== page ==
Service? What stinkin’ service?

In sales, there’s the familiar phrase, “if you want to stay in business, you have to underpromise and overdeliver.”  Every time this is trotted out at a sales conference, all the bobbleheads nod as if this were profound and critically important.

I think it’s stupid.

There are lots of reasons for this, but I’ll start with just one, and that is that if you underpromise, you’ll never get a chance to overdeliver, because the other fellow – the one that is promising the moon – will get the business and you won’t.  I even remember hearing one very brave and almost certainly now unemployed speaker mention that very thing.

I echo, and amplify, this sentiment.

And I brought witnesses.

Three times just this year – and remember, it’s only March – I have had clients that I spent hours and hours educating about mortgages.  I do this a lot, and I do it very well, and I do it for free.  I have several avenues for this education, from this blog to RateWatch to private consultations.  I do a lot more than just quote somone a rate; I help them understand what loan is best for their situation, figure out how to budget appropriately so as to pay the loan off in the shortest possible time, even discuss (for those who are really interested) the inner workings of the mortgage market, where things are likely headed, and what economic indicators to watch to figure out when is the best time to move.  I even perform that market watching FOR them, so that they get the rate they want when it becomes available, even if they’re on a cruise (true story – it’s happened).

I’m not bragging when I say that this is a level of service that is unavailable to the general public.  The average loan officer cannot and will not do the things I do for my clients.

All three of these guys, after several hours apiece of this service, locked loans with other mortgage companies and ended up doing their deals somewhere else.


One of them was shopping the rate between me and another guy, and when I refused to cut my fees, he went with them.  He then referred his brother, who got RateWatch on the day he wanted to lock and assumed that meant he couldn’t get the rate he wanted, so he called up someone else out of the blue and locked with them.  He never called me.  The third fellow clocked my rates for three weeks, heard something on the radio, called them, locked, and called me later to tell me he was sorry, but.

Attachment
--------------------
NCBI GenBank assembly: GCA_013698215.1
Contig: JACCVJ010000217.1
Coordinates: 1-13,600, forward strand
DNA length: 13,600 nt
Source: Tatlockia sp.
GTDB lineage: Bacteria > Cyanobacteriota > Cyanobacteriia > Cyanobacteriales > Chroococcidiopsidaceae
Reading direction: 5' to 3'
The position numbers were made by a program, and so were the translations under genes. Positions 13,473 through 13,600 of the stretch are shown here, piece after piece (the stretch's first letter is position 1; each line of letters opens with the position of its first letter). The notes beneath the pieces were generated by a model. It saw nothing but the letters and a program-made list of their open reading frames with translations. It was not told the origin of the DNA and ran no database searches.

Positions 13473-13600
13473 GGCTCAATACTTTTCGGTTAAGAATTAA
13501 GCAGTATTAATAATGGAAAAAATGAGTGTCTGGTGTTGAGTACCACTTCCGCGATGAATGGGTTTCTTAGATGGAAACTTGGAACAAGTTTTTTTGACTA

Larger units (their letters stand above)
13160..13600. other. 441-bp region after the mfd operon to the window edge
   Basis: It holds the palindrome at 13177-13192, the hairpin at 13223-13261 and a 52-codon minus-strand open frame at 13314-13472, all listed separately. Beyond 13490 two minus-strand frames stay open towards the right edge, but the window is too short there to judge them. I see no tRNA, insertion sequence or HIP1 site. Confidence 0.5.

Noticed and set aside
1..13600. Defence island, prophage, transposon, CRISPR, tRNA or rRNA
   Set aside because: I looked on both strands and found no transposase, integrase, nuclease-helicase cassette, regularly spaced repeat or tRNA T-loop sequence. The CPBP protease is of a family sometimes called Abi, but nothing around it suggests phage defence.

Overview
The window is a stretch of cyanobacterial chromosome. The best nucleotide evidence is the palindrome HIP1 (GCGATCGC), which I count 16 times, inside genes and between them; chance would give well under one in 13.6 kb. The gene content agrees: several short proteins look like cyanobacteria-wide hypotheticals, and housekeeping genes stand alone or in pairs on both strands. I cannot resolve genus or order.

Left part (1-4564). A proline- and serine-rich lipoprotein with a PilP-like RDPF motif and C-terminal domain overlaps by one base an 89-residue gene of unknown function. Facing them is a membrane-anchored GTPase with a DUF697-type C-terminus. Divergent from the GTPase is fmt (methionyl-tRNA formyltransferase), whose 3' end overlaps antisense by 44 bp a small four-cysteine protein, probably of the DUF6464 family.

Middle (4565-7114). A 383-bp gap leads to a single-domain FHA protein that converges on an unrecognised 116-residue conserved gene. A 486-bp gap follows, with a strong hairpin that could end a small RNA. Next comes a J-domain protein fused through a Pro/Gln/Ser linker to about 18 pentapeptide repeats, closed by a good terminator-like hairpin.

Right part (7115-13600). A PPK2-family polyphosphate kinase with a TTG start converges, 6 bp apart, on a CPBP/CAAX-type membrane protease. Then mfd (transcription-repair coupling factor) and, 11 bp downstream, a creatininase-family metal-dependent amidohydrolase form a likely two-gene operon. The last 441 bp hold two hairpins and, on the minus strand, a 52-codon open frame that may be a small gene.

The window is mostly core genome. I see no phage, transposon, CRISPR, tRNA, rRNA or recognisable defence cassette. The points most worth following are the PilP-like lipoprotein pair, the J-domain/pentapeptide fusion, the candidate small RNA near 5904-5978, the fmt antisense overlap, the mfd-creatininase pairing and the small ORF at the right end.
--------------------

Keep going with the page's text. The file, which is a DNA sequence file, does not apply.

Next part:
In all three cases, the fact is that I could probably have matched the rate and fees of the competing company (had I known about them).  In one case, I wouldn’t do it.  In the other two, I might have, if I had been given a chance.  But in all three cases, I provided hundreds, even thousands of dollars of value and ended up with nothing.

There are two pieces to this puzzle.  One is the spiritual piece, and that part is in favor of doing what I did.  Cast your bread upon the waters, that sort of thing.  I believe this and I live accordingly, at least most of the time.  I do believe in a God that keeps score.  My life is an example of how a good heart and virtually no sense can work pretty well over the long term.

The second piece is the business piece, and that piece says I’m a fool.  If you provide people free help, they’ll screw you.  There are a thousand examples of this.  The most obvious one to me is the bookstore example, where people go into a bookstore, find a book they like, read a piece of it, then go to Amazon when they get home and get it for half price.  I used to do this, too, and I understand the behavior.

But I don’t do it anymore, at least, I don’t do it except to Borders and Barnes and Noble, or other big chains.  When I shop at my local bookstore, I always buy there when I find the book I want.  I know the $15 book there is available at Amazon for $7 (or even less, used).  I don’t care.  I want that little bookstore to be there when I want to go read a book sitting in a chair in the sun.  If I don’t patronize them, they’ll die.  I want the bookstore, so I give them my money.

The business piece of the puzzle says that this is lovely sentiment, but what I’m doing not only doesn’t maximize my financial power, it also encourages inefficiency in the market.  If I provide these free services myself, I’ll get taken advantage of and eventually I’ll get ripped off so hard I’ll go out of business.  This is a rather persuasive argument, right at the moment.

So I’m in a quandary.  Last Thursday, a client of mine that has been working with me on his loan for about two months, getting all this free consulting, and who is also a friend of fifteen years, called me and said he’d been hearing on the news that rates were really low, so he called his credit union and their rate was .25% below mine.  Did I want to match (“you know, I’d really rather do the business with you, but..”), or should we just call it a day?  Now, this guy LOCKED his rate with me about three weeks ago, which protected him through all the market turmoil from having his rate jump.  He got this protection, again, for free.  Now he wants a lower rate, and if he doesn’t get it, he’s gone.  I have certain contraints on what I can do once I lock a rate.  I have secondary lenders that will charge me if I break locks, or even cut off funding for my loans if I break enough of them.  I called them and renegotiated the lock (costing me $450), but could only get within .125% of the deal he was being offered.  On his loan, that’s a monthly difference of less than $15.